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News Release Archive:

News Release 694 of 954

December 17, 1997 12:00 AM (EST)

News Release Number: STScI-1997-38

Hubble Witnesses the Final Blaze of Glory of Sun-Like Stars

A Space Science Update Release

December 17, 1997: The end of a Sun-like star's life was once thought to be simple: the star gracefully casts off a shell of glowing gas and then settles into a long retirement as a burned-out white dwarf.

Now, a dazzling collection of detailed views from the Hubble telescope reveals surprisingly intricate, glowing patterns spun into space by aging stars: pinwheels, lawn sprinkler-style jets, elegant goblet shapes, and even some that look like a rocket engine's exhaust. In this picture of M2-9, twin lobes of material emanate from a central, dying star. Astronomers have dubbed this object the "Twin Jet Nebula" because of the shape of the lobes. If the nebula is sliced across the star, each side appears much like a pair of exhausts from jet engines. Indeed, because of the nebula's shape and the measured velocity of the gas, in excess of 200 miles per second, astronomers believe that the description as a super-super-sonic jet exhaust is quite apt.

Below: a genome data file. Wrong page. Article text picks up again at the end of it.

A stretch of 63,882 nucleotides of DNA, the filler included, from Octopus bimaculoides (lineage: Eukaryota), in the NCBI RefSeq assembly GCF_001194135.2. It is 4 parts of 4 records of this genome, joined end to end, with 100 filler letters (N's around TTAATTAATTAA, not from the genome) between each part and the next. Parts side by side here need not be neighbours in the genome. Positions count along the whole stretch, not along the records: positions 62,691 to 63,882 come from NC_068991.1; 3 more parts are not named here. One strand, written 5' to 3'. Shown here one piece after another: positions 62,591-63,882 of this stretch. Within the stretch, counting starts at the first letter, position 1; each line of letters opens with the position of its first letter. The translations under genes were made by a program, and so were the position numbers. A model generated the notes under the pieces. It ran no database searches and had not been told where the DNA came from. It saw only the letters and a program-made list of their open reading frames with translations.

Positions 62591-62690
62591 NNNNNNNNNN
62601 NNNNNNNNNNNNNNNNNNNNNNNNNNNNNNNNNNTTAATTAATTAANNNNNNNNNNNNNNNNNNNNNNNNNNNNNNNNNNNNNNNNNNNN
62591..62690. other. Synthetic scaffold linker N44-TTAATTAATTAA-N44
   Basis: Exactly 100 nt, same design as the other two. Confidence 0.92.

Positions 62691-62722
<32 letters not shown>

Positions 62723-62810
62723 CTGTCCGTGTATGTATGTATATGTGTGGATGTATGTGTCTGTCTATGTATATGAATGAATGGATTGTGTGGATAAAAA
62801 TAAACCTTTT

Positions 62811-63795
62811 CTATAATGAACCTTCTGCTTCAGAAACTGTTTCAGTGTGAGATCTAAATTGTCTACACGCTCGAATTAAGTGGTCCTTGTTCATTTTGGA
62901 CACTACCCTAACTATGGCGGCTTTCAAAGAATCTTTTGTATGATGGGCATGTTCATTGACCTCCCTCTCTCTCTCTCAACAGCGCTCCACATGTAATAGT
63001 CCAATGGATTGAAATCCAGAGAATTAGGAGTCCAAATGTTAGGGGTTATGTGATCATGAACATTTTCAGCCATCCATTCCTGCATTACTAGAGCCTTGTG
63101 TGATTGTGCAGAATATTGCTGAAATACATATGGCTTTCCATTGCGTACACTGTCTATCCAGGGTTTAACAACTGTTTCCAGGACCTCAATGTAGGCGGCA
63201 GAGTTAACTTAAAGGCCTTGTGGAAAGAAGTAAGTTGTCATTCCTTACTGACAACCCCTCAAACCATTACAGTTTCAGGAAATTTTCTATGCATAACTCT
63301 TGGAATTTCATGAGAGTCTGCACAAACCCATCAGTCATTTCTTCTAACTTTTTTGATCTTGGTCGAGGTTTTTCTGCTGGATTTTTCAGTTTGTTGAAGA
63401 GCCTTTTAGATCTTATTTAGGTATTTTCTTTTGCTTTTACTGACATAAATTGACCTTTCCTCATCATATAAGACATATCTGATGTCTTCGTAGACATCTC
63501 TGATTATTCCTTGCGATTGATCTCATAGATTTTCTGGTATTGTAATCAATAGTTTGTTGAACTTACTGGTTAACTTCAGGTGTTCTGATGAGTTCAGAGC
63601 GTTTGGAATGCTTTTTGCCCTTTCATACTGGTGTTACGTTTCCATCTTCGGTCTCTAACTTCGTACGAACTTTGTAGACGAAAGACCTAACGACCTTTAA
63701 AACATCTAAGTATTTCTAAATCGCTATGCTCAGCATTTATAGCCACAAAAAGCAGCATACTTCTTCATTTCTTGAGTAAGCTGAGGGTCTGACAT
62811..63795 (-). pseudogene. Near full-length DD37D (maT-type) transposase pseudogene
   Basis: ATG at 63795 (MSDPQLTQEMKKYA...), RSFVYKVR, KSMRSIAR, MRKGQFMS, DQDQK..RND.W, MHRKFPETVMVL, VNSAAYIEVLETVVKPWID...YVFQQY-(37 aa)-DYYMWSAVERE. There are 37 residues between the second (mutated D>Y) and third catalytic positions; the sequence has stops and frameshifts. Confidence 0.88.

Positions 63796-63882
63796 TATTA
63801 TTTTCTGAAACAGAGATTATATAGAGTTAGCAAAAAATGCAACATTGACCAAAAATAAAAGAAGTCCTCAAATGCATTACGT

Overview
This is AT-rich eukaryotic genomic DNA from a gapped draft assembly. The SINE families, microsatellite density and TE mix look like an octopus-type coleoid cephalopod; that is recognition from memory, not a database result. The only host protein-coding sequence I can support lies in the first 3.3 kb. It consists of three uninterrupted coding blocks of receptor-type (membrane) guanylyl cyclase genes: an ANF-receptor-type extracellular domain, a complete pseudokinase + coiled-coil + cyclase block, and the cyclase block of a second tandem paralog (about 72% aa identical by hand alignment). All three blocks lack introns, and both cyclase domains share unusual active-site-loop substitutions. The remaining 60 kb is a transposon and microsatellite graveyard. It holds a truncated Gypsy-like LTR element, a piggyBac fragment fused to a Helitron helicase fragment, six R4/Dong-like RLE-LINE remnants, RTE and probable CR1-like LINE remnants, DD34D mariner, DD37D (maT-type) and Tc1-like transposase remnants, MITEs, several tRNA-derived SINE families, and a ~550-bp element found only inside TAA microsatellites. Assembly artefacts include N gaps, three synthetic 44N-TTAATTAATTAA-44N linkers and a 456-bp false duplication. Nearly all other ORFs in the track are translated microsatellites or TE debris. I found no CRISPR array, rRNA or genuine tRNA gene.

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Credit: Bruce Balick (University of Washington), Vincent Icke (Leiden University, The Netherlands), Garrelt Mellema (Stockholm University), and NASA